The Tour de France peloton is set to stage a 'go-slow' at the start of stage 4 in protest at the events of stage 3 which saw numerous crashes occur on the narrow roads in the final kilometres of Monday's stage to Pontivy.
Riders will reportedly stop at kilometre zero after the neutral start and then ride the first 10 kilometres of the 150-kilometre sprint stage from Redon to Fougères at a slow pace.
The protest comes after a crash-marred stage 3 which saw numerous riders – including Primož Roglič (Jumbo-Visma) and Jack Haig (Bahrain Victorious) hit the ground on the narrow, technical run-in to the finish on Monday.
The CPA rider's association released a statement before the stage noting that riders have requested discussions with the UCI and race stakeholders in order to improve rider safety.
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The primary request is an alteration to UCI regulation 2.6.026, otherwise known as the 'three-kilometre rule' which sees riders credited with times of the group they were riding in should they suffer a crash or mechanical in the final three kilometres of a stage.
Tim Declercq (Deceuninck-QuickStep) noted after stage 3 that riders had requested before the stage that general classification times be taken at the eight-kilometre mark, but that their request was ignored.
"Following the crashes during the third stage of the Tour de France, the riders have been discussing how they wish to proceed to show their dissatisfaction with safety measures in place and demand their concerns are taken seriously. Their frustration about foreseeable and preventable action is enormous," read the CPA statement.
"The riders wish to stress their respect for their sponsors, their sports groups, the organizer, their international institution. Supporters are very important to them – and this is why they will be riding today.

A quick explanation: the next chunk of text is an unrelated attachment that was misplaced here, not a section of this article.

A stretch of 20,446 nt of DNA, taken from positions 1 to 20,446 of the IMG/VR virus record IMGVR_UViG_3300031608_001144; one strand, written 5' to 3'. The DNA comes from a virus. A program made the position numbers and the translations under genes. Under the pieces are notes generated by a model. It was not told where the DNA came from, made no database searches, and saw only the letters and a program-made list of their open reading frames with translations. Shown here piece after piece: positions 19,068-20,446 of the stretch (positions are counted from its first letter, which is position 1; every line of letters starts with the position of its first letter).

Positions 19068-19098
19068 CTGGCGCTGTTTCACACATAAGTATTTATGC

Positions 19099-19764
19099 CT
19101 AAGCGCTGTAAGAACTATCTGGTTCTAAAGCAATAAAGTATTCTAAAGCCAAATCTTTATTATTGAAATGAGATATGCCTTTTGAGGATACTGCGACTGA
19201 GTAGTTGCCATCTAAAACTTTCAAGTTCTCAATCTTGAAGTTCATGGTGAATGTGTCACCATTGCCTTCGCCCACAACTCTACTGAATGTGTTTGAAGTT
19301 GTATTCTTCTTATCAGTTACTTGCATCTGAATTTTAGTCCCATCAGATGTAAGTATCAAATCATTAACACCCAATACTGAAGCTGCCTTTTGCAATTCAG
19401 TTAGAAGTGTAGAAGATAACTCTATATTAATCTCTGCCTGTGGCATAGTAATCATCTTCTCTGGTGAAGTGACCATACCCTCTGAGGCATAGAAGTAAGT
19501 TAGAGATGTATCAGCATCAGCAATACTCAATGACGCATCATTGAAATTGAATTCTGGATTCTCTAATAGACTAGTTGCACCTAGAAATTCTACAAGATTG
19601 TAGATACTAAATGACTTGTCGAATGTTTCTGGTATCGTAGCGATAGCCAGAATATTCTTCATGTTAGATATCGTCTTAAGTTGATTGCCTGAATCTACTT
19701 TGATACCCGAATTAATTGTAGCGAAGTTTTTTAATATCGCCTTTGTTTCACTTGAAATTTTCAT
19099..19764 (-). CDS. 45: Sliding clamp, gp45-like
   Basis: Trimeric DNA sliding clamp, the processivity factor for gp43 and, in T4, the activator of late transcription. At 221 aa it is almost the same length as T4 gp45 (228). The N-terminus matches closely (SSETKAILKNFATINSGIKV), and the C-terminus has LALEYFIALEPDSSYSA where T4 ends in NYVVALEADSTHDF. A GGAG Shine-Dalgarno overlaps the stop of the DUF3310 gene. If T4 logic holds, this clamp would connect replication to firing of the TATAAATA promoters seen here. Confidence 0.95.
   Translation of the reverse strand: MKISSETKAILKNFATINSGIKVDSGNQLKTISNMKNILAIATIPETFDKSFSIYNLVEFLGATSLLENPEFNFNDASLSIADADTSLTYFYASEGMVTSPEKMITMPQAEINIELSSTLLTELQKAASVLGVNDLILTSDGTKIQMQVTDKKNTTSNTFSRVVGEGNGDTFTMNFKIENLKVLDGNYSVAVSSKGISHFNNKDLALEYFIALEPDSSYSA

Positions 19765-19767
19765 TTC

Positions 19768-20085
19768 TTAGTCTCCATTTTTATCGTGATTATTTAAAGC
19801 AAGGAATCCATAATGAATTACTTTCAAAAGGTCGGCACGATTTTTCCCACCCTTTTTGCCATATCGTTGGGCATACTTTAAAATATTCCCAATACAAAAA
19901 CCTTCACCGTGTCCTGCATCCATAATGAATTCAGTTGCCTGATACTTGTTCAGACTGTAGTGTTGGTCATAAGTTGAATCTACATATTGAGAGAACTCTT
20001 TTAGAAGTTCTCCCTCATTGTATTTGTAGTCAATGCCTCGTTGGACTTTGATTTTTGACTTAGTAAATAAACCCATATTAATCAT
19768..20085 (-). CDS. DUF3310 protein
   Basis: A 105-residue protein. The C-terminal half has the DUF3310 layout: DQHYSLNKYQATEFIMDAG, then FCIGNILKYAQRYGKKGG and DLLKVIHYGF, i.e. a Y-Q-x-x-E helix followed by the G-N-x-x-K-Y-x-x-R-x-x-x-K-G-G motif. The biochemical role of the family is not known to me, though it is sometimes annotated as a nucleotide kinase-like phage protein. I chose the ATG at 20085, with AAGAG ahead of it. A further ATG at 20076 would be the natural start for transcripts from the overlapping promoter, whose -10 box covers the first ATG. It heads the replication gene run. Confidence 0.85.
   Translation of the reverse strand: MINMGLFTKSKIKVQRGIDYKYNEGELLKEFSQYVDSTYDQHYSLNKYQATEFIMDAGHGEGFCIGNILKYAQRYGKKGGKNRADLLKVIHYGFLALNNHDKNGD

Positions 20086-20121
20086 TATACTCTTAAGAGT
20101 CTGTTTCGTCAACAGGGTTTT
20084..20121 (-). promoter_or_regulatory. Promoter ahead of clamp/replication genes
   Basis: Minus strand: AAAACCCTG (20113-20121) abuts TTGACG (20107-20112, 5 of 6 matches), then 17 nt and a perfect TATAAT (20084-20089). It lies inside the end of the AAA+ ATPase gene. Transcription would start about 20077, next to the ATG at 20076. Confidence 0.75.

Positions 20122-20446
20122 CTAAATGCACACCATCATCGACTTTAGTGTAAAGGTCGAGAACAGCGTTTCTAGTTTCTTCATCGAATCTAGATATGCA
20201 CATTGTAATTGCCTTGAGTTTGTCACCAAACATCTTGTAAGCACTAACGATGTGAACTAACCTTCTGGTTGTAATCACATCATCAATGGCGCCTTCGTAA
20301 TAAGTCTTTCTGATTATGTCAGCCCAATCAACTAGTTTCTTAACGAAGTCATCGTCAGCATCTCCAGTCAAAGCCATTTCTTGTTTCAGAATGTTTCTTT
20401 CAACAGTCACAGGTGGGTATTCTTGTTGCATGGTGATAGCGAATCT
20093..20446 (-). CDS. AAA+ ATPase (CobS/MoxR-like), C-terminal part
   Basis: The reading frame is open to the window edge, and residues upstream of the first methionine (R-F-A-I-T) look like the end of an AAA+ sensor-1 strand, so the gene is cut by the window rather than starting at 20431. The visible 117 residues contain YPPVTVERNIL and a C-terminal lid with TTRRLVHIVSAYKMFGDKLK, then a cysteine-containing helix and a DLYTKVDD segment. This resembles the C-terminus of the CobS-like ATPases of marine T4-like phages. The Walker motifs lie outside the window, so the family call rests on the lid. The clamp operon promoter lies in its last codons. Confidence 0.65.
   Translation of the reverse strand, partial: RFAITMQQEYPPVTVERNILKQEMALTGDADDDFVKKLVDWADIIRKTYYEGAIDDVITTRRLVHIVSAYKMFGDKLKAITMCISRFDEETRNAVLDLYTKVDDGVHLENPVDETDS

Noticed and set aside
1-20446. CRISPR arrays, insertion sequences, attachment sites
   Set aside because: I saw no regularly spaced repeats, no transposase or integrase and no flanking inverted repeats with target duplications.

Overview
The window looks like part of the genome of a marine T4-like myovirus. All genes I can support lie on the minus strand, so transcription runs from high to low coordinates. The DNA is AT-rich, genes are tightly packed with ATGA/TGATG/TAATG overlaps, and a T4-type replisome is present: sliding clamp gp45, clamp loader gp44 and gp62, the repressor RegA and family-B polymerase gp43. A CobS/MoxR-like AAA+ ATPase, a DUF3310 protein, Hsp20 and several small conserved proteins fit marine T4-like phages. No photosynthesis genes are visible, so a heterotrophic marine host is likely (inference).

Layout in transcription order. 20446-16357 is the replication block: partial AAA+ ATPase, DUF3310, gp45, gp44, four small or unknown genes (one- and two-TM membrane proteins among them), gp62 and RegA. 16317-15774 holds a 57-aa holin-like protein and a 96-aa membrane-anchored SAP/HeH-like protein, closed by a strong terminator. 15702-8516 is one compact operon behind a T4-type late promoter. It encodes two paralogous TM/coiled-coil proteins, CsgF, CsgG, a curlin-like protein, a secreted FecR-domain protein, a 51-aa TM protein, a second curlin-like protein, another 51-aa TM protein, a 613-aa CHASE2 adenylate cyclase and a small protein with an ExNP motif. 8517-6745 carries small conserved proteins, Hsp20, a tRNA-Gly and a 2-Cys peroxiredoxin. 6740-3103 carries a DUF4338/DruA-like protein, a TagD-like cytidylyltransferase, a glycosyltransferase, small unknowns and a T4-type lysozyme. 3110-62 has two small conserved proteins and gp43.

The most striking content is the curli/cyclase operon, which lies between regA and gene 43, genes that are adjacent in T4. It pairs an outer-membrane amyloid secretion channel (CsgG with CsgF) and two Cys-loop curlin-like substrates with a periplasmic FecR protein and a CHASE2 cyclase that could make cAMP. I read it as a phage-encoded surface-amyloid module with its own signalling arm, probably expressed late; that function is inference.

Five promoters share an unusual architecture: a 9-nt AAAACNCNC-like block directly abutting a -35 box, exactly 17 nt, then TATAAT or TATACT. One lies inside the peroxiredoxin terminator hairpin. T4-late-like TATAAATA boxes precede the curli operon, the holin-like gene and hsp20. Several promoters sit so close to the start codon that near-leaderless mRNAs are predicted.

"In return, the riders of the Tour de France ask for the same respect – respect for their safety.
"For this reason, they are asking the UCI to setup discussions with all race stakeholders to adapt the 3-kilometre rule during stage races. This could avoid circumstances such as those which occurred in yesterday's stage.
"Through this course of action, the riders intend to show their understanding to all parties and to open up to a constructive dialogue rather than create difficulties for cycling and the fans. However, riders and CPA are determined to pursue changes for the safety and physical integrity of athletes. These changes are more necessary than ever."
The go-slow protest and statement follows a wave of criticism from the peloton following stage 3, with Groupama-FDJ boss Marc Madiot, Philippe Gilbert (Lotto Soudal), André Greipel (Israel Start-Up Nation), and Michał Kwiatkowski (Ineos Grenadiers) among those noting the dangers of the route.
Meanwhile UCI president David Lappartient has denied that the crashes, which saw Roglič lose 1:21 and suffer extensive road rash while Haig was forced to abandon and numerous other GC riders lost time, had anything to do with the route planning. The Frenchman instead placed the blame on a "lack of attention" and "nerves" within the peloton.
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Daniel Ostanek has been a staff writer at Cyclingnews since August 2019, having joined in 2017 as a freelance contributor and later part-time production editor. Before Cyclingnews, he was published in numerous publications around the cycling world, including Procycling, CyclingWeekly, CyclingTips, Cyclist, and Rouleur, among others. As well as reporting and writing news and features, Daniel runs the 'How to watch' content throughout the season.
Daniel has reported from the world's top races, including the Tour de France, and has interviewed a number of the sport's biggest stars, including Egan Bernal, Wout van Aert, Remco Evenepoel, Mark Cavendish, and Anna van der Breggen. Daniel rides a 2002 Landbouwkrediet Colnago C40 and his favourite races are Strade Bianche and the Vuelta a España.
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